Washington Examiner: Federal court delivers a blow to one Obamacare mandate

Published: December 12, 2012
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“THERE is no, ‘Trust us, changes are coming' clause in the Constitution,” U.S. District Court Judge Brian Cogan wrote in his ruling against President Obama's Department of Health and Human Services last week. “To the contrary, the Bill of Rights itself, and the First Amendment in particular, reflect a degree of skepticism towards governmental self-restraint and self-correction.”

Unfortunately, Obama and his liberal allies have not shown an ounce of skepticism toward government since they assumed power almost four years ago. By denying the Obama administration's motion to dismiss a lawsuit by the Roman Catholic Archdiocese of New York (and two other affiliated organizations) challenging the Obamacare requirement that all employers provide abortifacient contraceptives on demand, America's third branch of government scored a major victory for the First Amendment and civil society.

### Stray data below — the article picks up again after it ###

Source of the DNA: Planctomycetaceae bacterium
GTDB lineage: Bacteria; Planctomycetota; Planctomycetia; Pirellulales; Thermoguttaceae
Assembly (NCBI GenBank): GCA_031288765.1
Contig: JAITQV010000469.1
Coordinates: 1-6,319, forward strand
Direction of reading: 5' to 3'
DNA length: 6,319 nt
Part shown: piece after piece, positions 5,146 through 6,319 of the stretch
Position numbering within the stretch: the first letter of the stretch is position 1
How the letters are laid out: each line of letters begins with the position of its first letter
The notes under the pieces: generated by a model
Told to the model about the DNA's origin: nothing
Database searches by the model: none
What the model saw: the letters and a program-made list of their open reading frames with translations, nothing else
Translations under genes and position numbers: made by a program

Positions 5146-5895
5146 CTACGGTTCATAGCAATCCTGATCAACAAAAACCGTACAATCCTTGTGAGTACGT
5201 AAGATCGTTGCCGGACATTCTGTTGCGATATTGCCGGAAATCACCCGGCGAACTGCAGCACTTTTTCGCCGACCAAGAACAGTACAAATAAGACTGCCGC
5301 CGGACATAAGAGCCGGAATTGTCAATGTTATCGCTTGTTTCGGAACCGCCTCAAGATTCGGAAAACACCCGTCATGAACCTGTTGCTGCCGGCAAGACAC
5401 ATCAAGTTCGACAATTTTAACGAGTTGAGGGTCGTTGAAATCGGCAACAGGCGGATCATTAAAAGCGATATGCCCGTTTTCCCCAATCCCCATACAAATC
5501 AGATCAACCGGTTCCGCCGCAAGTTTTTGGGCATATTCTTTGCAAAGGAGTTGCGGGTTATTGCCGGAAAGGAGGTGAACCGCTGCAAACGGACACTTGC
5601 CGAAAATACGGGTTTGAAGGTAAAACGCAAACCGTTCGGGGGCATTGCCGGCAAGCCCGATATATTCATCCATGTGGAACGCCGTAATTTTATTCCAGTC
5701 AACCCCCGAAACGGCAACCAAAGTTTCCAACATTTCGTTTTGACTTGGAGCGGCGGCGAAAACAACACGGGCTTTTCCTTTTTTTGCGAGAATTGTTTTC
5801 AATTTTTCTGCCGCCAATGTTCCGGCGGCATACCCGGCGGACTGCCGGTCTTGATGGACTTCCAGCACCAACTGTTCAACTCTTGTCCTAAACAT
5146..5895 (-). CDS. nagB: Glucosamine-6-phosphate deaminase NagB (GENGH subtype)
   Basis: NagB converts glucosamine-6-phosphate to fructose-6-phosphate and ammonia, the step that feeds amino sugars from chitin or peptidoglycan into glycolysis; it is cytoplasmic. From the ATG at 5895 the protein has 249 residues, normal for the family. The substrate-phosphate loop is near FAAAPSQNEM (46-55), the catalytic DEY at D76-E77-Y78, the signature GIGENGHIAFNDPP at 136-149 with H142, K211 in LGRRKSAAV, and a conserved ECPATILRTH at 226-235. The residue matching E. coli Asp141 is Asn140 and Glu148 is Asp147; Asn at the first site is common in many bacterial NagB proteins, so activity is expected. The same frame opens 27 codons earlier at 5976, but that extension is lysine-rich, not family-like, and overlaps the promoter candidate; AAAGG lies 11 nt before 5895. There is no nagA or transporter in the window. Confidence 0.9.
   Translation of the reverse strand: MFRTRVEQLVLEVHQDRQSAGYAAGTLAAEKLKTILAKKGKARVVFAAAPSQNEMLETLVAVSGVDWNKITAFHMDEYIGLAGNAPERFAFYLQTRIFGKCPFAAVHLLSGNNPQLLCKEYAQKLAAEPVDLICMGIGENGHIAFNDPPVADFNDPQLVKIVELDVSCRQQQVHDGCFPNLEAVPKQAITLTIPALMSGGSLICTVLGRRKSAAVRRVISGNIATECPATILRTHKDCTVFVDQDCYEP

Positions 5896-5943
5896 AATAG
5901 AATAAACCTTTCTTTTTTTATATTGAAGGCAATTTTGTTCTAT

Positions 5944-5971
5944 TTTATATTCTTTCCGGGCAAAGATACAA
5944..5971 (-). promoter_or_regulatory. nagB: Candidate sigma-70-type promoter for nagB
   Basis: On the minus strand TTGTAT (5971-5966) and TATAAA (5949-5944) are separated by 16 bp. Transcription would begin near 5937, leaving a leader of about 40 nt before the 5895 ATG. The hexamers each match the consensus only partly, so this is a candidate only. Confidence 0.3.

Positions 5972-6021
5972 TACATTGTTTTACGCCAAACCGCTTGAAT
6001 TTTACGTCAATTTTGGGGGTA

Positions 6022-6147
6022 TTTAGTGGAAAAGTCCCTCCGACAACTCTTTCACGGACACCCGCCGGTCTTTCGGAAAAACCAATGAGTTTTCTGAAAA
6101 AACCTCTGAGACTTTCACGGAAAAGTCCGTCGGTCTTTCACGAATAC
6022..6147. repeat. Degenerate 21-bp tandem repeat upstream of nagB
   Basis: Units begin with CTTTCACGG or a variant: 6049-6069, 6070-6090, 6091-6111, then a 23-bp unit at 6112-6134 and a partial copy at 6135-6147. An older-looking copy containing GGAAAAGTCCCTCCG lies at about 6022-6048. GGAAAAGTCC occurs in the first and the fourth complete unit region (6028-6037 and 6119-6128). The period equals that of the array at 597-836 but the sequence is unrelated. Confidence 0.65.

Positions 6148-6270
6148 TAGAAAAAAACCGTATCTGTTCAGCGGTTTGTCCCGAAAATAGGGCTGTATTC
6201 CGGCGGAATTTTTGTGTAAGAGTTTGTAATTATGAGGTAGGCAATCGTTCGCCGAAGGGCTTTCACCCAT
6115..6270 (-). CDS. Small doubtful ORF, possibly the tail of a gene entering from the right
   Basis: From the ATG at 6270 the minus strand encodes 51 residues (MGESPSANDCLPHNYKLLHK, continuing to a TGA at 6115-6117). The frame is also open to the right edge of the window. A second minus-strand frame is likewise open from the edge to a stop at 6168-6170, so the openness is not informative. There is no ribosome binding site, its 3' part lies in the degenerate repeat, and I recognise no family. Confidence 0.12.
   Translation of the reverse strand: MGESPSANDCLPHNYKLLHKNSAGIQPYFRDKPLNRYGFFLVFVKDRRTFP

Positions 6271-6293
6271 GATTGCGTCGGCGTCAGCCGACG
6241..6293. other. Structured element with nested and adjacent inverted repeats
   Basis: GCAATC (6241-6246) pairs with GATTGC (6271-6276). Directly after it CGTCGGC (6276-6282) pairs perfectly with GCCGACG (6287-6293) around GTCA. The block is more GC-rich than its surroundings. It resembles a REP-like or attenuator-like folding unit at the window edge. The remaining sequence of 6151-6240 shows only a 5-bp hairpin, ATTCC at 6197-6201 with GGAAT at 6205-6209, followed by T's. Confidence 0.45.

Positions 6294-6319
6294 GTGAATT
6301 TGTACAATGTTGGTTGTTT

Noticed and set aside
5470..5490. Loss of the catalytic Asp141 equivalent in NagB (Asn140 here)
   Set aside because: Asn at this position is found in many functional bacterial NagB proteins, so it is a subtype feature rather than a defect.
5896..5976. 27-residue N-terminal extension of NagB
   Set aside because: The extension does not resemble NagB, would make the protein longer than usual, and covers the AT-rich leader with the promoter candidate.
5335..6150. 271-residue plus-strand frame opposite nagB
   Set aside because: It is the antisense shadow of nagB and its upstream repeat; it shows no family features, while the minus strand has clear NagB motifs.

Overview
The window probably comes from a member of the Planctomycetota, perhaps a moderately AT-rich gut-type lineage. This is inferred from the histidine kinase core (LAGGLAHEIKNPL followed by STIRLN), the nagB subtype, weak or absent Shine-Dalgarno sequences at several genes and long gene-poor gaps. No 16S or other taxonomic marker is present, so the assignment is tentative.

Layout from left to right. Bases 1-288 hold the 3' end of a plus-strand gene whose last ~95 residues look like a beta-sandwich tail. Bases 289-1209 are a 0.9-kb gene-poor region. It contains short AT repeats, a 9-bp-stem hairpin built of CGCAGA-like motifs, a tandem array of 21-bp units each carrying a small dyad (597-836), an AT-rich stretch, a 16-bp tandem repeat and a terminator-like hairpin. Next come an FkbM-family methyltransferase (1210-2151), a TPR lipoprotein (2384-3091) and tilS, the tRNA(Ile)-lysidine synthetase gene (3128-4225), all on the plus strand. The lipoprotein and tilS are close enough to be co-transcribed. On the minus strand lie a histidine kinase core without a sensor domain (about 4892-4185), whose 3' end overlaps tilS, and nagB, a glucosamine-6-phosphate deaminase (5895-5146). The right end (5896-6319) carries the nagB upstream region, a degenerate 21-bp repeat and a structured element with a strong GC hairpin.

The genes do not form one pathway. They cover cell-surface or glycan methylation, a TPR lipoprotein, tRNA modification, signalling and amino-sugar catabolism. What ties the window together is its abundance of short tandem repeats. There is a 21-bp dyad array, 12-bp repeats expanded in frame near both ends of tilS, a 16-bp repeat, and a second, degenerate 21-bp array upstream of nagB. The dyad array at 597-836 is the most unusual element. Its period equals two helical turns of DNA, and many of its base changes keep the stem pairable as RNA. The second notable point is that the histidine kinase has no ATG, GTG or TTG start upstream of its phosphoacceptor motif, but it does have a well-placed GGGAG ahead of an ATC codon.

The archdiocese's suit against HHS stems from the Obamacare mandate that all employers provide their employees with government-approved health insurance coverage or else pay large fines. In February of this year, HHS finalized regulations requiring all health plans to cover “the full range of Food and Drug Administration approved contraceptive methods,” including emergency contraceptives that end pregnancies after conception instead of merely preventing them.

Insurers and self-insuring employers who fail to cover these drugs can be assessed large fines of $100 per employee per day — this would come to $3.65 million per year for a self-insuring Catholic hospital that has 100 employees, according to a report from the House Energy and Commerce Committee. Catholic organizations such as co-plaintiff ArchCare, which provides health care to the poor, faced a choice: Act in direct violation of your religious beliefs, or be fined and taxed out of existence by Obama's HHS. Instead, they chose to defend their First Amendment rights in federal court.

HHS argued that the Catholics challenging the mandate had no standing to sue, since almost immediately after HHS issued its insurance definition regulation, it announced its intention to issue a second regulation that would accommodate religious organizations. Other federal judges have cited the promise to issue a second regulation mitigating the first as reason enough to dismiss religious organizations' lawsuits against the abortion mandate. But Judge Cogan said that time is over.